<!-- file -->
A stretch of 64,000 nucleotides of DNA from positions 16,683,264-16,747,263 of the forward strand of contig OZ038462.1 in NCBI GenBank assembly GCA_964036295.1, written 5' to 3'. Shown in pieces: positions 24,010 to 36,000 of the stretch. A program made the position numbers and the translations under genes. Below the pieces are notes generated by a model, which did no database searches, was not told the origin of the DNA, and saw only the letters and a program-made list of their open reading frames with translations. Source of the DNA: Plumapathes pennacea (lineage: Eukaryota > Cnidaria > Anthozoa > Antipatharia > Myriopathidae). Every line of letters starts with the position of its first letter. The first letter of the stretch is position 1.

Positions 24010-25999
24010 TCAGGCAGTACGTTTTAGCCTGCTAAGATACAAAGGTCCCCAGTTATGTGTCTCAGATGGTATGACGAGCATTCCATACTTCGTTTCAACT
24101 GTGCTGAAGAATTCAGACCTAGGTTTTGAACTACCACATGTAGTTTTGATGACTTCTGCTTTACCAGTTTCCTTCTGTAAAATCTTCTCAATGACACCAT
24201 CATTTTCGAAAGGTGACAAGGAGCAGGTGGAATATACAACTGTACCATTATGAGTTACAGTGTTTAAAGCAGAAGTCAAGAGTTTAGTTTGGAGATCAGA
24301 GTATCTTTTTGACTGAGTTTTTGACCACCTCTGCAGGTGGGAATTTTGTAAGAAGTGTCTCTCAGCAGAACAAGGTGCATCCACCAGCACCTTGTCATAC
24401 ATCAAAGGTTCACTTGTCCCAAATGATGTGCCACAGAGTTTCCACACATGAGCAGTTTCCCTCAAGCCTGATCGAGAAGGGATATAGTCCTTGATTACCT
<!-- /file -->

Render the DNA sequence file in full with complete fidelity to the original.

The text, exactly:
A stretch of 64,000 nucleotides of DNA from positions 16,683,264-16,747,263 of the forward strand of contig OZ038462.1 in NCBI GenBank assembly GCA_964036295.1, written 5' to 3'. Shown in pieces: positions 24,010 to 36,000 of the stretch. A program made the position numbers and the translations under genes. Below the pieces are notes generated by a model, which did no database searches, was not told the origin of the DNA, and saw only the letters and a program-made list of their open reading frames with translations. Source of the DNA: Plumapathes pennacea (lineage: Eukaryota > Cnidaria > Anthozoa > Antipatharia > Myriopathidae). Every line of letters starts with the position of its first letter. The first letter of the stretch is position 1.

Positions 24010-25999
24010 TCAGGCAGTACGTTTTAGCCTGCTAAGATACAAAGGTCCCCAGTTATGTGTCTCAGATGGTATGACGAGCATTCCATACTTCGTTTCAACT
24101 GTGCTGAAGAATTCAGACCTAGGTTTTGAACTACCACATGTAGTTTTGATGACTTCTGCTTTACCAGTTTCCTTCTGTAAAATCTTCTCAATGACACCAT
24201 CATTTTCGAAAGGTGACAAGGAGCAGGTGGAATATACAACTGTACCATTATGAGTTACAGTGTTTAAAGCAGAAGTCAAGAGTTTAGTTTGGAGATCAGA
24301 GTATCTTTTTGACTGAGTTTTTGACCACCTCTGCAGGTGGGAATTTTGTAAGAAGTGTCTCTCAGCAGAACAAGGTGCATCCACCAGCACCTTGTCATAC
24401 ATCAAAGGTTCACTTGTCCCAAATGATGTGCCACAGAGTTTCCACACATGAGCAGTTTCCCTCAAGCCTGATCGAGAAGGGATATAGTCCTTGATTACCT